Skip to main content
ARS Home » Research » Research Project #440622

Research Project: Predilection Sites of Larvae, Nymphs, and Adults of Rhipicephalus Microplus

Location: Cattle Fever Tick Research

Project Number: 3094-32000-042-071-S
Project Type: Non-Assistance Cooperative Agreement

Start Date: Jul 15, 2021
End Date: Jun 14, 2023

Objective:
1. Determine the predilection sites for R. microplus larvae and nymphs on cattle. 2. Evaluate tactile tick infestation detection with actual tick location and quantification.

Approach:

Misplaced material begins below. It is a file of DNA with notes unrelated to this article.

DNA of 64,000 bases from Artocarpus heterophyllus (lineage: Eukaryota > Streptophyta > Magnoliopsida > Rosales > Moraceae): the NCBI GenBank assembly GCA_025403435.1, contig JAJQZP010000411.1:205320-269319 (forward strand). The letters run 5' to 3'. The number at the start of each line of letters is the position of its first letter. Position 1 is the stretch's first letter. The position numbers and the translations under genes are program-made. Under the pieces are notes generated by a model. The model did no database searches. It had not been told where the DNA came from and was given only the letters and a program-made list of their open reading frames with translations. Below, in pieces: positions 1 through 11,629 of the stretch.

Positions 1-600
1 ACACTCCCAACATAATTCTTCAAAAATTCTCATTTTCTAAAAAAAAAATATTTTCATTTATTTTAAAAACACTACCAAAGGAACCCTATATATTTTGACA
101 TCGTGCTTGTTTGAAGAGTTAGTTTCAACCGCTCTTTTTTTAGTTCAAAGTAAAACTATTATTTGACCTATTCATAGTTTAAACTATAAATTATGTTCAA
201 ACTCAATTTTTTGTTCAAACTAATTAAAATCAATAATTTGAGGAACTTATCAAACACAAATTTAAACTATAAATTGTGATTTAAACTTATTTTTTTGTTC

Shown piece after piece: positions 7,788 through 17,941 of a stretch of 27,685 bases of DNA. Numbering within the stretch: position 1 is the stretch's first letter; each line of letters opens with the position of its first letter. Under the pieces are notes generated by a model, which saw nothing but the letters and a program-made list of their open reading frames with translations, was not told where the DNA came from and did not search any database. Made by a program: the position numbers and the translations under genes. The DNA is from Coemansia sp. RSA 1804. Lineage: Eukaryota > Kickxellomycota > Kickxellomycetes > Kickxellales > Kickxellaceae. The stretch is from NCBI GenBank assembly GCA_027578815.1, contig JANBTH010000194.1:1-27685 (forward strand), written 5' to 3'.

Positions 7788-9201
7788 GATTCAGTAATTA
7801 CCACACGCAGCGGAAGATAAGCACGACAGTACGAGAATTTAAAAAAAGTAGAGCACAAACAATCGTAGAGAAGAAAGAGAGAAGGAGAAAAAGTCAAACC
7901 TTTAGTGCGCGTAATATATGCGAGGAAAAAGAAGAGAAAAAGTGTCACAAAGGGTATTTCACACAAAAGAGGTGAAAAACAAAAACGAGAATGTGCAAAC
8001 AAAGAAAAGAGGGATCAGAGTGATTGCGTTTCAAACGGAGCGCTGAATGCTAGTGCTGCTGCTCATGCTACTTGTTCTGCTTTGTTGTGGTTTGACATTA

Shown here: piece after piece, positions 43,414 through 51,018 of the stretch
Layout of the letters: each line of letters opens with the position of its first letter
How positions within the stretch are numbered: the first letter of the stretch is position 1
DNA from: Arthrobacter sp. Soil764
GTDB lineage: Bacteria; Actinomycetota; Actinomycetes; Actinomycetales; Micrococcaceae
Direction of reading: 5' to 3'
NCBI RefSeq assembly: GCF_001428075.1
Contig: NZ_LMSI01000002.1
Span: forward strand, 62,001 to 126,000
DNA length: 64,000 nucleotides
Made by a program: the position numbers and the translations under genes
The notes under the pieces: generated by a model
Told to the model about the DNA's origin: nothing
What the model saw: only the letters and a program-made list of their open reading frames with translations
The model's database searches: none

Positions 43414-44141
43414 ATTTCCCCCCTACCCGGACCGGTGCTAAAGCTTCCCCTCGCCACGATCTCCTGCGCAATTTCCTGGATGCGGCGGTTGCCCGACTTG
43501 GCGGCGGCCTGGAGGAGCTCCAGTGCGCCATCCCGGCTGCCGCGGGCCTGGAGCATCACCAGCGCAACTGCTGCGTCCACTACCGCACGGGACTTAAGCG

Six Bos taurus heifers or steers will be used in a stall trial and artificially infested with R. microplus larvae. At 4-5 days post-infestation, the animals will be inspected by an ARS caretaker experienced in tick detection, and the number and location of larvae found on each animal will be recorded. Hides from three animals will be processed and archived (frozen) until further examination by Cooperators. On day 9-10 post-larval infestation, attached nymphs and remaining larvae will be identified. The remaining three animals will be inspected by the trained inspector again, and the number and location of larvae and nymphs mapped and recorded. Hides from these three animals will be processed and archived (frozen) until further examination by Cooperators. To gather detailed information on tick density, survival (to inspection date) and distribution, the frozen hide will be visually inspected, and the number of larvae and nymphs found in each section will be recorded as well as hair length. Following the visual search, the hides will be treated using a modified dissolution technique and the ticks will be recovered by filtration. The larvae and nymphs recovered from the hides will be mapped to the hide sections allowing for the determination of density and distribution. An overall assessment will be made of percent survival by comparing infestation number to tick recovery number (for each life stage). Using this approach, the accuracy of tactile inspection as performed by a trained inspector will be compared to the number of larvae and nymphs recovered from the hides. Such information will be highly informative for future tick inspections and improve the security of the U.S. cattle industry.